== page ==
Despite efforts to control escalating medical expenses, costs continue to rise and are passed on in the form of increasing medical insurance premiums. This problem exists for both employers who pay the lions share of premiums and individuals who incur larger unreimbursed expenses while they work and are exacerbated upon retirement when they become personally responsible for managing their healthcare.
According to the Fidelity Retiree Health Care Cost Estimate, an average 65 year old retired couple would require about $280,000 in 2018 to have a 90% chance of having sufficient funds to pay Medicare premiums and the 38% of medical costs that Medicare doesn't cover. In prior years, the tax deduction for unreimbursed medical expenses could be used to subsidize these out of pocket expenses. For taxpayers who itemized, unreimbursed medical expenses in excess of 7.5% of adjusted growth income (AGI) could be deducted. With the standard deduction now raised to $12,000 per person ($24,000 per couple) due to the passage of the Tax Cuts And Jobs Act of 2017, many taxpayers no longer itemize. Additionally beginning in 2019, this threshold has been raised to 10% thus further reducing its benefit to taxpayers who continue to itemize deductions.
In 2003, Congress passed legislation that created Health Savings Accounts (HSAs) as a tax advantaged vehicle to pay unreimbursed medical expenses. HSAs are triple tax free - tax deductible pretax contributions, tax free growth and tax free distributions to pay for qualified medical expenses. Qualified expenses include most health care related expenses plus premiums for Medicare Parts B, C and D (not Medigap), long term care insurance and COBRA coverage while on unemployment. They also include dental and vision care. While the tax benefits of HSAs are geared towards individuals age 65 and older, they can be withdrawn tax free by anyone at anytime for unreimbursed medical expenses. However, if funds are withdrawn before age 65 for non medical expenses, a 20% penalty is incurred as well as income taxes. After age 65, funds can be withdrawn without penalties but income taxes are owed if not used for qualified medical expenses.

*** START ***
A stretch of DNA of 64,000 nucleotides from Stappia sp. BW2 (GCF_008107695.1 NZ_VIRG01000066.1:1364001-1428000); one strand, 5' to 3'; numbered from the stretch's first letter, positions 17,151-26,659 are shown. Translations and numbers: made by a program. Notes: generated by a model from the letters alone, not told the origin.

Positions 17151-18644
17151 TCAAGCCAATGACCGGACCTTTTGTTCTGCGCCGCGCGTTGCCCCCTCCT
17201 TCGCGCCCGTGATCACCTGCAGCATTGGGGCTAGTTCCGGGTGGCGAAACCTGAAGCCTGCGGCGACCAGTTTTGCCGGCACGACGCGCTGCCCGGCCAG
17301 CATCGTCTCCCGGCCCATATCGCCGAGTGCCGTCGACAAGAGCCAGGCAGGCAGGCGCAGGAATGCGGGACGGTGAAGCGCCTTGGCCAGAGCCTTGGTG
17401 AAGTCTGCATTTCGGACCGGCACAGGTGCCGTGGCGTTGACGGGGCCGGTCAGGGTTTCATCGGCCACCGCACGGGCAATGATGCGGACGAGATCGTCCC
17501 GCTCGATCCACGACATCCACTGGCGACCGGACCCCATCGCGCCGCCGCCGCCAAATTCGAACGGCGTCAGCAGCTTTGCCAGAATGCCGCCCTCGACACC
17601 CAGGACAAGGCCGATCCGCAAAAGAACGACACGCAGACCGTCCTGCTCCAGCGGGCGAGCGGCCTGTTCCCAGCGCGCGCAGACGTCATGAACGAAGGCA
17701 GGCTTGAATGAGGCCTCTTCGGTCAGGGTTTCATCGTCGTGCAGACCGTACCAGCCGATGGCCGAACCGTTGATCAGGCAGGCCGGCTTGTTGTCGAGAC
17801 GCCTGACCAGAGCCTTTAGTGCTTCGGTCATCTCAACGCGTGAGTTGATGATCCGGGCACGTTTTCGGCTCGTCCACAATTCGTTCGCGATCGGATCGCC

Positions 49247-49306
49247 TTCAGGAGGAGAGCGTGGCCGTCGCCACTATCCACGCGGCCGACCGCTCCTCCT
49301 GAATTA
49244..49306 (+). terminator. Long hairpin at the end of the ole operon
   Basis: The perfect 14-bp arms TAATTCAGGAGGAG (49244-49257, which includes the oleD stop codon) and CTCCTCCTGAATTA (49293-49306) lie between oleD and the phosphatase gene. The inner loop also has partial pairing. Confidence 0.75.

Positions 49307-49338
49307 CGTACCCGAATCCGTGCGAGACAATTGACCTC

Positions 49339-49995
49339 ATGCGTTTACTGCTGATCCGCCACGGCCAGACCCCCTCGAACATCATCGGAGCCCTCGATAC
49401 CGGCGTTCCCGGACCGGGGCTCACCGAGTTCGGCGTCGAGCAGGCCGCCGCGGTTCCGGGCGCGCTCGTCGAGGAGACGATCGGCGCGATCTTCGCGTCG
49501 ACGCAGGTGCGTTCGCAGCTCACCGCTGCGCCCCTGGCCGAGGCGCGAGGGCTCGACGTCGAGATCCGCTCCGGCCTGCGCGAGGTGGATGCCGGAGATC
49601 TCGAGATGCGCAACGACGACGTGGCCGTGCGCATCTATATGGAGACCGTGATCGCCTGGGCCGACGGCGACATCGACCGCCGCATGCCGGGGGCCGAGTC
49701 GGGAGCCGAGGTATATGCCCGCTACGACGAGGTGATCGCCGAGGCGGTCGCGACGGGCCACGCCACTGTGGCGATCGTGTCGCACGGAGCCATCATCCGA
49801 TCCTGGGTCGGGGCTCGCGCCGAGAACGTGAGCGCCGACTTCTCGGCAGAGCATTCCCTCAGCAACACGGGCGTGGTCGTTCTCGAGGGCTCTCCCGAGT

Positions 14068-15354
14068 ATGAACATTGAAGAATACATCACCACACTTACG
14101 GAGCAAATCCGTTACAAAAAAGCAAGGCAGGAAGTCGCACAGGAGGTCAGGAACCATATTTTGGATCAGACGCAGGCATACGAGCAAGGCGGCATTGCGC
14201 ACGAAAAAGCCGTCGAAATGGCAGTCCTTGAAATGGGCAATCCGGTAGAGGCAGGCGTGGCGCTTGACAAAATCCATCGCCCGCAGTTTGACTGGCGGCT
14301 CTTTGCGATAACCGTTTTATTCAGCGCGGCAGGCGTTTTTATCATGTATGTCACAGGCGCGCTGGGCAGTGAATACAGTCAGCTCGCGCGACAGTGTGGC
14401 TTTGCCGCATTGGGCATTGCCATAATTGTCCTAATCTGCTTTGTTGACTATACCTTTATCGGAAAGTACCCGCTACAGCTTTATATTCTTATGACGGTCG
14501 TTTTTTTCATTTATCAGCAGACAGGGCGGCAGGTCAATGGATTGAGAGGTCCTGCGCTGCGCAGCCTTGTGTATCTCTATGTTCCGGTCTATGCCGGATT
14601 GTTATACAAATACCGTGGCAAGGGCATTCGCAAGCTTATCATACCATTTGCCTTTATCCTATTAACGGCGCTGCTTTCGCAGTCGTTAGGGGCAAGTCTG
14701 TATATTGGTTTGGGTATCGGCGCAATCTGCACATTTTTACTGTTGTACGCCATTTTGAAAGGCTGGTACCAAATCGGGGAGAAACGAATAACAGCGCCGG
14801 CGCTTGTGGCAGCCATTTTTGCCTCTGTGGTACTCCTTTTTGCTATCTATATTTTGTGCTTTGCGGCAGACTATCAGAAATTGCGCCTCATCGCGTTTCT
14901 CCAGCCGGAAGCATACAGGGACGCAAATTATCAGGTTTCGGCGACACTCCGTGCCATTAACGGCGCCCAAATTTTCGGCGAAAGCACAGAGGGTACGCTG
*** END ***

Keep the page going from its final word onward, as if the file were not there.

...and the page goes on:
In order to qualify to contribute to an HSA, the individual's medical plan must meet the criteria as a High Deductible Health Plan (HDHP). In 2019, the plan must have a minimum annual deductible of $1,350 for an individual and $2,700 for a family. The plan must also have a maximum annual out of pocket expense of $6,750 for an individual and $13,500 for a family. Additionally, to be eligible to contribute to an HSA, an individual must meet the following conditions: 1) covered by an HDHP on the first day of the month, 2) not be covered by some other health coverage that is not an HDHP, 3) not be enrolled in Medicare and 4) not be eligible to be claimed as a dependent on another person's tax return.